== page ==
Do you see your statements on paper and on a screen as different? Should you be less accountable for anything sent from a screen?

Short Takes

Can someone inform me whether the proliferation of tinnies and dinghies chained to trees at various places along Lake Macquarie’s foreshore is legal? Despite numerous representations to Lake Macquarie City Council, I have been informed that no action will be taken in the immediate future to better store these boats. If this intrusion into public space can be controlled by Port Stephens Council, surely our council should have the resources to follow suit.

Eric Roach, Croudace Bay

Why would you deploy the riot squad – a highly trained unit for combating violence and public unrest – to break up a peaceful protest by mums and grandmothers (‘‘At 95, gran says it’s time to make a stand’’ Herald 29/8)? I suppose when you give a political party an overwhelming majority in Parliament, it can do as it pleases. Mr O’Farrell, we all are waiting with bated breath for the next decision. Are you going to send the riot squad up to Gloucester next?

Ray Davidson, Birmingham Gardens

Now that Medowie Christian School has banned Harry Potter, I hope it has also banned Christian history. It seems that Harry Potter’s good guys use evil means to dispose of the bad guys. But isn’t that what Christians did? They sent crusaders all over the place to slaughter those who did not agree with their teachings. They burnt people to death at the stake if they spoke against their religion. They used (and still use) myths to propagate their beliefs. And I bet a lot of these same teachers watch the garbage that passes for entertainment on TV.

John Ferris, Muswellbrook

Planning and Infrastructure minister Brad Hazzard and Newcastle MP Tim Owen talked to local business owners and the people on the street about the Newcastle rail line going, but did not talk to the people from the Central Coast, west lakes and Maitland who use the trains to get into Newcastle. Don’t blame the rail line for a deserted city. People don’t come because of the parking meters and the state of the CBD. If the business owners don’t do something about that, they will be the only ones to sit back to enjoy the view if the rail goes. They will have their own private area, like Sydney’s Double Bay and Vaucluse, with no outsiders allowed in.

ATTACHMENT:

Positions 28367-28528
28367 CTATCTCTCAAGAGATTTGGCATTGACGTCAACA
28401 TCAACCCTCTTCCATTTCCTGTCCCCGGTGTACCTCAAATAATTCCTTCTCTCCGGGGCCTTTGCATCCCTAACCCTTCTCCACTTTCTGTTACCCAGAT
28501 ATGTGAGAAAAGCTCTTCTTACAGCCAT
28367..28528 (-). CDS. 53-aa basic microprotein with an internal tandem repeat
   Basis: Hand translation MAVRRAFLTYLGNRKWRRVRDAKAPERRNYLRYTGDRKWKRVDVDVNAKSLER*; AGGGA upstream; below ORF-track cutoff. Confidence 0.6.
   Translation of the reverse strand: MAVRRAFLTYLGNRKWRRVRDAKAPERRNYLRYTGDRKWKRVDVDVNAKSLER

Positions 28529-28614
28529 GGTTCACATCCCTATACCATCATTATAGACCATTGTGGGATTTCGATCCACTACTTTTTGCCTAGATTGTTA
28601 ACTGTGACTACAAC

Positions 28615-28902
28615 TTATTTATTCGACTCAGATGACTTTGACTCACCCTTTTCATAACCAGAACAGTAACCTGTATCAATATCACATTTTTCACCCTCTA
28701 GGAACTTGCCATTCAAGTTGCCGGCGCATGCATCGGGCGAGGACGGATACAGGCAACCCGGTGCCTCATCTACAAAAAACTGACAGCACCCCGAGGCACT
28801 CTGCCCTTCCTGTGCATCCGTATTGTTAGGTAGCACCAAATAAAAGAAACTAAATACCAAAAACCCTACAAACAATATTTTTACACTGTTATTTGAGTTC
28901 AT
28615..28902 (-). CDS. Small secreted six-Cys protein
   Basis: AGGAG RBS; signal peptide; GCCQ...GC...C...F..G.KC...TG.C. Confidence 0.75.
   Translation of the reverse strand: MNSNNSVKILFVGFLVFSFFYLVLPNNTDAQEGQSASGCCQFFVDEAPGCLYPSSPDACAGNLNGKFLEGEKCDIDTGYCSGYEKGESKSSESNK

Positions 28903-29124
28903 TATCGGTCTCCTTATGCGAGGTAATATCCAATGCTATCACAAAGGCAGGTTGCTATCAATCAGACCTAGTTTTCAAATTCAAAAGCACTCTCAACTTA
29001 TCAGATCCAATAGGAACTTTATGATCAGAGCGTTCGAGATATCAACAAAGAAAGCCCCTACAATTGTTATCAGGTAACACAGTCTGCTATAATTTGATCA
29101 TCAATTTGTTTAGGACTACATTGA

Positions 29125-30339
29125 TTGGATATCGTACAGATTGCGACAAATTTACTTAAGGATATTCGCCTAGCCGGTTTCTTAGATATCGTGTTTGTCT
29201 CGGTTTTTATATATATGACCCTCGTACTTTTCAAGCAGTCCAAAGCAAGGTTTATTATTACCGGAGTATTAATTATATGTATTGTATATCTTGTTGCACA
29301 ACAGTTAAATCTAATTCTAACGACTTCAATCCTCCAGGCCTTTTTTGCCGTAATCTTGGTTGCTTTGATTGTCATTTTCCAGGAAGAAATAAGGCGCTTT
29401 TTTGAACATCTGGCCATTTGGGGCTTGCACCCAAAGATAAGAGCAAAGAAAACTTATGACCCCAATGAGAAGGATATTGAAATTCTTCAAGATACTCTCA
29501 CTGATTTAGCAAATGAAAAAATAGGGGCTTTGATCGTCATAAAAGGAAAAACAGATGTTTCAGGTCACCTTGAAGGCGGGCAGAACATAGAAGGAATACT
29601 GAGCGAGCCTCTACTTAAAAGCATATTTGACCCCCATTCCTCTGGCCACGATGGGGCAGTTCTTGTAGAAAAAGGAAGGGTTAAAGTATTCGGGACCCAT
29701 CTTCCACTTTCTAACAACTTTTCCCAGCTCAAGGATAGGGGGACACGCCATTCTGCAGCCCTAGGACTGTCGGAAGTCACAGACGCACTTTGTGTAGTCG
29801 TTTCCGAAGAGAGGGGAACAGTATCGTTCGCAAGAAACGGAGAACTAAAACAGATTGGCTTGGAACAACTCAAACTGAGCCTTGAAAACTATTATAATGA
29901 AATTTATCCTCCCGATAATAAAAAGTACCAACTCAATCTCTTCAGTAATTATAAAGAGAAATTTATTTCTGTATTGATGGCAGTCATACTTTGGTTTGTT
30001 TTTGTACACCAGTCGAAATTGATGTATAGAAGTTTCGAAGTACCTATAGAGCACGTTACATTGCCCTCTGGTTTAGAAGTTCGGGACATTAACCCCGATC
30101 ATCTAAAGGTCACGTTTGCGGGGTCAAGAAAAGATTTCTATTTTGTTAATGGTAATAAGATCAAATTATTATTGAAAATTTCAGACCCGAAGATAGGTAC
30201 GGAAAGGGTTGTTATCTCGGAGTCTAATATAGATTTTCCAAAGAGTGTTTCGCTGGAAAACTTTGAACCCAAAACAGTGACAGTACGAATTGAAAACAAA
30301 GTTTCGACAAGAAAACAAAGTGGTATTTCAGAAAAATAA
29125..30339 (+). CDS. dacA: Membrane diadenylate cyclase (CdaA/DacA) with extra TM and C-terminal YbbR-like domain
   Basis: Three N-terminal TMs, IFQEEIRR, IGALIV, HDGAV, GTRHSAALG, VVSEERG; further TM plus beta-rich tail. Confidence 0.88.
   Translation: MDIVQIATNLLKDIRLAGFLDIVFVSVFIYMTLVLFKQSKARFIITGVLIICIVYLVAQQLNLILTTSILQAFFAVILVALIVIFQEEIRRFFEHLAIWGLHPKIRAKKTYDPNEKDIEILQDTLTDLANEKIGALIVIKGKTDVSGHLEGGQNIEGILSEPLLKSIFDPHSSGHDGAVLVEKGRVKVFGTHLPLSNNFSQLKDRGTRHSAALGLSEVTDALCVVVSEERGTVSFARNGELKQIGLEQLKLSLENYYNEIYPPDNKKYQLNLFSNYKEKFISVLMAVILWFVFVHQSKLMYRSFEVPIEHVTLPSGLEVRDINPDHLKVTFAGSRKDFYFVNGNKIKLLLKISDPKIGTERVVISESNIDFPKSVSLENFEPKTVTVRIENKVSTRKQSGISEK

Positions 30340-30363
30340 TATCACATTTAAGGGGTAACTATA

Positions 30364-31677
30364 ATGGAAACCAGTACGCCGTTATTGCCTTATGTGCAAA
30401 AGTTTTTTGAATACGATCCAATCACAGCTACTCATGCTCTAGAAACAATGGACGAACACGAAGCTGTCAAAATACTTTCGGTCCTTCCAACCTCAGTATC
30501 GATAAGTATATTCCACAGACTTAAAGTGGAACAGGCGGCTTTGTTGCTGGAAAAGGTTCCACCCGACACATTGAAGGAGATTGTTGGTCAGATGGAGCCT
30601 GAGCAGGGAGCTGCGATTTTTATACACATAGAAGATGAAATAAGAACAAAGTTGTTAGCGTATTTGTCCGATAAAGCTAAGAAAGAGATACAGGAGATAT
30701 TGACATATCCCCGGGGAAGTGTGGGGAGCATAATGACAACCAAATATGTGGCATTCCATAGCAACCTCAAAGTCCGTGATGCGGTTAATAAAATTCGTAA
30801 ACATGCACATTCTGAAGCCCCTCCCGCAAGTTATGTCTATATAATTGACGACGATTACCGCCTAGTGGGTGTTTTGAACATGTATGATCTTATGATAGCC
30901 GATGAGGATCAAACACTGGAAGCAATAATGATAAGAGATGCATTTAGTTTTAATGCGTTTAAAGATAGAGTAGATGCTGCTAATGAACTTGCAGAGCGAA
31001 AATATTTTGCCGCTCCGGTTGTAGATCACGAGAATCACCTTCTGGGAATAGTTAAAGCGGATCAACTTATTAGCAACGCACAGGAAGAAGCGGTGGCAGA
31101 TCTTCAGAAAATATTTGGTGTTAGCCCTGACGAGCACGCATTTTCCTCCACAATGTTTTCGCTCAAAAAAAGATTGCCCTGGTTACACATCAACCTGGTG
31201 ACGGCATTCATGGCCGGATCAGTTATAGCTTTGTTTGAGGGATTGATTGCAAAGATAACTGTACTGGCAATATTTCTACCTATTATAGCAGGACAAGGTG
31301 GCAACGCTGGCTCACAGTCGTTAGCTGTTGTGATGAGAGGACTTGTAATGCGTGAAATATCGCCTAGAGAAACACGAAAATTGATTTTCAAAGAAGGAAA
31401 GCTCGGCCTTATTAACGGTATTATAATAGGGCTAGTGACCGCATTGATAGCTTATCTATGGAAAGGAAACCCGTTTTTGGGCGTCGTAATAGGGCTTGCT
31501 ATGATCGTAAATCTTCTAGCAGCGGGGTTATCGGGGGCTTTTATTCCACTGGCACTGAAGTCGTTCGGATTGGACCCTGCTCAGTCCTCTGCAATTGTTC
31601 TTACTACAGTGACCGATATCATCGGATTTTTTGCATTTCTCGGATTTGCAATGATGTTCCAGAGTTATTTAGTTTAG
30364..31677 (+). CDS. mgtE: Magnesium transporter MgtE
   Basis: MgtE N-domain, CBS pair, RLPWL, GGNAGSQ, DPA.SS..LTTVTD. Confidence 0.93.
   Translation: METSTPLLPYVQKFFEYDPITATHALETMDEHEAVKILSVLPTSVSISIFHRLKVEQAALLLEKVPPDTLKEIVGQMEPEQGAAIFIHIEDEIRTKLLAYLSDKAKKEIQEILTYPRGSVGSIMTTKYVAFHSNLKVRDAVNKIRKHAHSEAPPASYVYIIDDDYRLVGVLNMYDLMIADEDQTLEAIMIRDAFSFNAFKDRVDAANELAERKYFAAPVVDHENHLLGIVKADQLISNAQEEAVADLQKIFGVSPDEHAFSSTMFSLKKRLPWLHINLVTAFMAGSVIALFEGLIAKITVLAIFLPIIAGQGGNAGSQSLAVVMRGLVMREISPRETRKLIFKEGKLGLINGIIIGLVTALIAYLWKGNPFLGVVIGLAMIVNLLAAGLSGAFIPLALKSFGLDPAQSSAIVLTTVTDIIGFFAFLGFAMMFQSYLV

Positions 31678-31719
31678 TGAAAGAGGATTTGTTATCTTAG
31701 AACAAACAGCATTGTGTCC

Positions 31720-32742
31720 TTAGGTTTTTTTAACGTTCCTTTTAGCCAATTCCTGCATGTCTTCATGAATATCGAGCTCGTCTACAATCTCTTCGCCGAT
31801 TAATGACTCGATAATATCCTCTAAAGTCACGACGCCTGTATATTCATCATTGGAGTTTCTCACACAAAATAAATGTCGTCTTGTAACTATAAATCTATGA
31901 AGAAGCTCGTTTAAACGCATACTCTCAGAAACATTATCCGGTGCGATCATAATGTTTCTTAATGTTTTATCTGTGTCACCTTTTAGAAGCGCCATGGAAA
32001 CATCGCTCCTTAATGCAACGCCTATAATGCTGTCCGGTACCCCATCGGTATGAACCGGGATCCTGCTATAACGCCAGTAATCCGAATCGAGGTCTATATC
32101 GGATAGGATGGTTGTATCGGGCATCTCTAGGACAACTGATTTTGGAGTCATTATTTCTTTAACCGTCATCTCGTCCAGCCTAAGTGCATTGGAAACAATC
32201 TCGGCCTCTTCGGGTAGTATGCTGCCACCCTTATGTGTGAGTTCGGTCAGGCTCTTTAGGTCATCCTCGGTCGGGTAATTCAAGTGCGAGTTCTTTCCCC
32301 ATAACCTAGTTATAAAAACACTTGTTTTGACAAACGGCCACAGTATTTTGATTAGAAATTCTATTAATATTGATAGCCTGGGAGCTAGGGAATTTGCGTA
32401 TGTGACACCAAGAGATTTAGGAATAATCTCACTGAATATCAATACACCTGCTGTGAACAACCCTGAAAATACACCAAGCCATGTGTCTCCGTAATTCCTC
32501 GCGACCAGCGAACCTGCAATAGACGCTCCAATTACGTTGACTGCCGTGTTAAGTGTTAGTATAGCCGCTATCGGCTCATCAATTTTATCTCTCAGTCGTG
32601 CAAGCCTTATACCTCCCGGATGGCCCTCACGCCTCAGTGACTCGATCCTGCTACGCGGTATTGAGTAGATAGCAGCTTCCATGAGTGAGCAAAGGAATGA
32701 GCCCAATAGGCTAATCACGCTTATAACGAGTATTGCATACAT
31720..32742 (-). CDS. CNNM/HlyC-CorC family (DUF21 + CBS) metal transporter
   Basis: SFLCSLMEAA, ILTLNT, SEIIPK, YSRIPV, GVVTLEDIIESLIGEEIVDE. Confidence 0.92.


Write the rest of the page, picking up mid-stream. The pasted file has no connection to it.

Trevor Whitney, Wangi Wangi

It appears that the left hand of the Department of Education doesn’t know what the right hand wants. Recently there was talk that they were planning to bring in weighing and measuring of students in a effort to stamp out obesity. But then what? Now cartwheels and other forms of active exercise in the playground may be banned unless it is performed in the presence of a qualified gymnast. Children have been doing cartwheels without significant injury or supervision for generations. These policies are diametrically opposed. Removing children from harm is essential, but teaching risk avoidance is harmful.

Roz Ramplin, Adamstown

NSW public sector workers are discovering that no matter how bad things are under a Labor government, it will only get worse under the Libs (‘‘80,000 brace for award cuts’’ Herald 29/8).

Mac Maguire, Charlestown

Greenthief ready to rock Cambridge

After playing more than 20 shows across the country supporting The Butterfly Effect, you couldn’t blame Brisbane rockers Greenthief for taking a break.

But instead the three-piece outfit is hitting the road on its own headlining tour in support of its single Mr Number 1.

LIVE caught up with vocalist Julian to talk about the band, whose sound has been labelled ‘‘a lovechild of Jeff Buckley and Trent Reznor’’.

You definitely punch above your weight, producing a big sound for a three-piece band.